On December 10, the Alliance for Securing Democracy hosted a virtual event with Ambassador Eric Edelman, Ambassador Samantha Power, and Dr. Kori Schake on steps the United States can take to regain the initiative in the emerging competition with autocracies. ASD’s Head of Policy and Research Jessica Brandt moderated the panel.

The conversation drew from the recommendations and insights of a new ASD task force report Linking Values and Strategy: How Democracies Can Offset Autocratic Advances, which represents the views of 30 leading national security experts from both sides of the aisle, including Ambassador Power, Dr. Shake, and Ambassador Edelman, who co-chaired the task force.

Ambassador Edelman opened the discussion by emphasizing the new political, economic, technology, and information challenges posed by authoritarians to democratic institutions and alliances. “There’s been a realization that we’re entering into a new period of great power competition,” where conflict is increasingly waged using asymmetric tools such as disinformation, cyberattacks, and malign finance, he noted.

The ASD task force focused on identifying ways the United States can shore up its vulnerabilities to those challenges, leverage its strategic advantages, and reframe the contest with autocrats in terms that benefit democracy.

Brandt helped frame the conversation by highlighting that the task force found that “democracies have distinct advantages of their own that can and should be leveraged” in the “persistent, asymmetric, and multidimensional competition with authoritarian challengers.”

“Those of us in free societies shouldn’t lose confidence that we have the ability to manage these challenges,” Dr. Schake said. The principles of openness, transparency, and responsive governance ensure the United States can adapt to meet new challenges and develop solutions consistent with democratic values. “What free societies are good at is solving problems,” Dr. Schake emphasized.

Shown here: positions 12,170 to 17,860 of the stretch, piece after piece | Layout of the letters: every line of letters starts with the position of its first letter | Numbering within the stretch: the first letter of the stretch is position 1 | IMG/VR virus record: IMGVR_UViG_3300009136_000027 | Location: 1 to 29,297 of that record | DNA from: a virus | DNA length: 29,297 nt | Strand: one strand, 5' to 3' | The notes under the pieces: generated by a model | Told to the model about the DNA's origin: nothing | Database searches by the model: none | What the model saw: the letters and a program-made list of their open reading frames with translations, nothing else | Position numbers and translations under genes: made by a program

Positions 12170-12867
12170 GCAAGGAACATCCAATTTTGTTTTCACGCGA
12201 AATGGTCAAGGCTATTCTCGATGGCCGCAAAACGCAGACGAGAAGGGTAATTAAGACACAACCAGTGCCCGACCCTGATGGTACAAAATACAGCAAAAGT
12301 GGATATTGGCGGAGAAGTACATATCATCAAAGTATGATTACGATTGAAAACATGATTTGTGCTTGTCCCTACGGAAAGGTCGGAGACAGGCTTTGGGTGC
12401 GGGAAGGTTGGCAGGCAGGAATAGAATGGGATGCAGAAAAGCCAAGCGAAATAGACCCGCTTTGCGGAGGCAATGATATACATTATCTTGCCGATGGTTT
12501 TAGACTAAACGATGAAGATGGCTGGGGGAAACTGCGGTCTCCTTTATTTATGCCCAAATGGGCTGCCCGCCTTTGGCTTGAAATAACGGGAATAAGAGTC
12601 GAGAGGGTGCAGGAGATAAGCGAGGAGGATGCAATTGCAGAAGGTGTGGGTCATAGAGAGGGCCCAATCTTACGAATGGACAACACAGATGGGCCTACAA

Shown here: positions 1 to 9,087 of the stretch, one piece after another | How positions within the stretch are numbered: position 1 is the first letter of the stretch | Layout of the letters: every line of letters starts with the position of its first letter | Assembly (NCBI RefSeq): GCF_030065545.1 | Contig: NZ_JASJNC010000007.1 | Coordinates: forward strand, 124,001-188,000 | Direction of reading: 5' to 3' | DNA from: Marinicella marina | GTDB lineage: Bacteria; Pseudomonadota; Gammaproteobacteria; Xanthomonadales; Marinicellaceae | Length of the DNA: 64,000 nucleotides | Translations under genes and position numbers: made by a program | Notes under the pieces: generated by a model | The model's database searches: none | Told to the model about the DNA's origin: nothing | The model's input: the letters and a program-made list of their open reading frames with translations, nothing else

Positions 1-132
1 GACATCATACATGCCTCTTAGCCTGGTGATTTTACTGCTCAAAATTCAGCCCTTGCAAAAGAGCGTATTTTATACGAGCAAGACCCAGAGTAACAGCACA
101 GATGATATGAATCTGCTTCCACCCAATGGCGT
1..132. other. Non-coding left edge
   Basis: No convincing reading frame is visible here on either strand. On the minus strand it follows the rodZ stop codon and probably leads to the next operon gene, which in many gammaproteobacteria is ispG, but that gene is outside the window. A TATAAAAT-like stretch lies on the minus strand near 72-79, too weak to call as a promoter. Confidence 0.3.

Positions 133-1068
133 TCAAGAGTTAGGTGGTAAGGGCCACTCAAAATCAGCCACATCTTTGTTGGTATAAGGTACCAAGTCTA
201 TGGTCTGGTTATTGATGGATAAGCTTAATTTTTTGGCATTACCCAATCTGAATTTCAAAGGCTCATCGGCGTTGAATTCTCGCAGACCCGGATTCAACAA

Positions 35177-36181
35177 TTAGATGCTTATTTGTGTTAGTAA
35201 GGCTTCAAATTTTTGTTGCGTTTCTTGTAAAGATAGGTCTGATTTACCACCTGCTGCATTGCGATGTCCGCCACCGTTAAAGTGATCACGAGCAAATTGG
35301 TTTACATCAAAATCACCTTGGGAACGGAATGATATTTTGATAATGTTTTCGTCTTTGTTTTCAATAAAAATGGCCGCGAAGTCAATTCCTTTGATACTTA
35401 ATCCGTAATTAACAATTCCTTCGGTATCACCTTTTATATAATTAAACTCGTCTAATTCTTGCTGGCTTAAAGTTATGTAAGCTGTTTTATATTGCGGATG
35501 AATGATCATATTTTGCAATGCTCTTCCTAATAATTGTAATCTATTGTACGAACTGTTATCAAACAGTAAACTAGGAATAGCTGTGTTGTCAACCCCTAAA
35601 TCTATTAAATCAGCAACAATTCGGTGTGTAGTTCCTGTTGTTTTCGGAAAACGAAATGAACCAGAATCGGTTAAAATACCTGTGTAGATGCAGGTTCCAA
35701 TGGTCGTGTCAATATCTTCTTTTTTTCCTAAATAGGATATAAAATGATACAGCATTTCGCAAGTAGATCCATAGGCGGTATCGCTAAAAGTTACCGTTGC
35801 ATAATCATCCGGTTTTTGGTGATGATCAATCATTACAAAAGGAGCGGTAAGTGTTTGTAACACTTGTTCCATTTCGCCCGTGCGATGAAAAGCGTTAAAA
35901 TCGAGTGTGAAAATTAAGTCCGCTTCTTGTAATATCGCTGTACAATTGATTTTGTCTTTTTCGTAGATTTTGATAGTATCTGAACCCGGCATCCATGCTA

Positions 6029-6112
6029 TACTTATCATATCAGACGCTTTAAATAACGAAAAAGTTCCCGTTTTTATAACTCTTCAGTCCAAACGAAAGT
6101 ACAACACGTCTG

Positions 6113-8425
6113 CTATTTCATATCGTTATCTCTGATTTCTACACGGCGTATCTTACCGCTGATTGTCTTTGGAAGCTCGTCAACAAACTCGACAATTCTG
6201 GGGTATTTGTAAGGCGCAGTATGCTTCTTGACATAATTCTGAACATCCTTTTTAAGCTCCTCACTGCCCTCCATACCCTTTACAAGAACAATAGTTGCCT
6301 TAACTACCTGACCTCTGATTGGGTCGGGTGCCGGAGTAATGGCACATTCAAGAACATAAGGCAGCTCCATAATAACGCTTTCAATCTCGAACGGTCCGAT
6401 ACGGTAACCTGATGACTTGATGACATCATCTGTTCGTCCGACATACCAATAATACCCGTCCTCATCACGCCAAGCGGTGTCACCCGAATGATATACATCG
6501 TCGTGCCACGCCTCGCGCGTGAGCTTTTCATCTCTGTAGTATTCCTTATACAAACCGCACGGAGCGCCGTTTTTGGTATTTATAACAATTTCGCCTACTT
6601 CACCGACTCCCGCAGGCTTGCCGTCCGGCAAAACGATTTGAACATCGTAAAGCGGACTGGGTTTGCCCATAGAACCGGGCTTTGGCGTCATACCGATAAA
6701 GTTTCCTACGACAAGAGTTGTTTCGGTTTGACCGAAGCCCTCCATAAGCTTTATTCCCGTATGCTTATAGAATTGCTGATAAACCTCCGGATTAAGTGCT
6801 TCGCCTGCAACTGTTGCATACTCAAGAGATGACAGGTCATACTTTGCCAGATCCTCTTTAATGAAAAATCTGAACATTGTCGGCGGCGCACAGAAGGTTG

Ambassador Power noted that democracies “have a real opening” to limit the spread and legitimacy of authoritarianism by “getting back in the business of learning from each other.” The panel noted that democracies can build resilience against authoritarian interference by sharing best practices in combatting disinformation and cyber threats and coordinating policies around issues such as corruption and supply chain security.

While multilateral cooperation will help offset authoritarian advances, Dr. Schake emphasized, “that the best way for the United States to compete with China is to be the best version of ourselves.”

“Good governance, transparency, rule of law, and strengthening democracy domestically is our most important tool in managing the competition with China,” she continued.

The United States will need to address domestic challenges associated with political polarization, inequality and racism, and the technology-driven erosion of traditional media in order to leverage the full strength of its civil society, private sector, and democratic institutions, Ambassador Power added.  

Though the United States is enduring a moment of deep division, Ambassador Edelman commented that “there is potential that the strategic competition with China can bring forth some measure of bipartisanship.”

“What China is proposing is an international order where might makes right”; however “free societies banding together have larger numbers and greater resilience because we have the voluntary cooperation of our societies,” Dr. Schake concluded.    

Watch the full video of the event here. Read the task force report here.

The views expressed in GMF publications and commentary are the views of the author alone.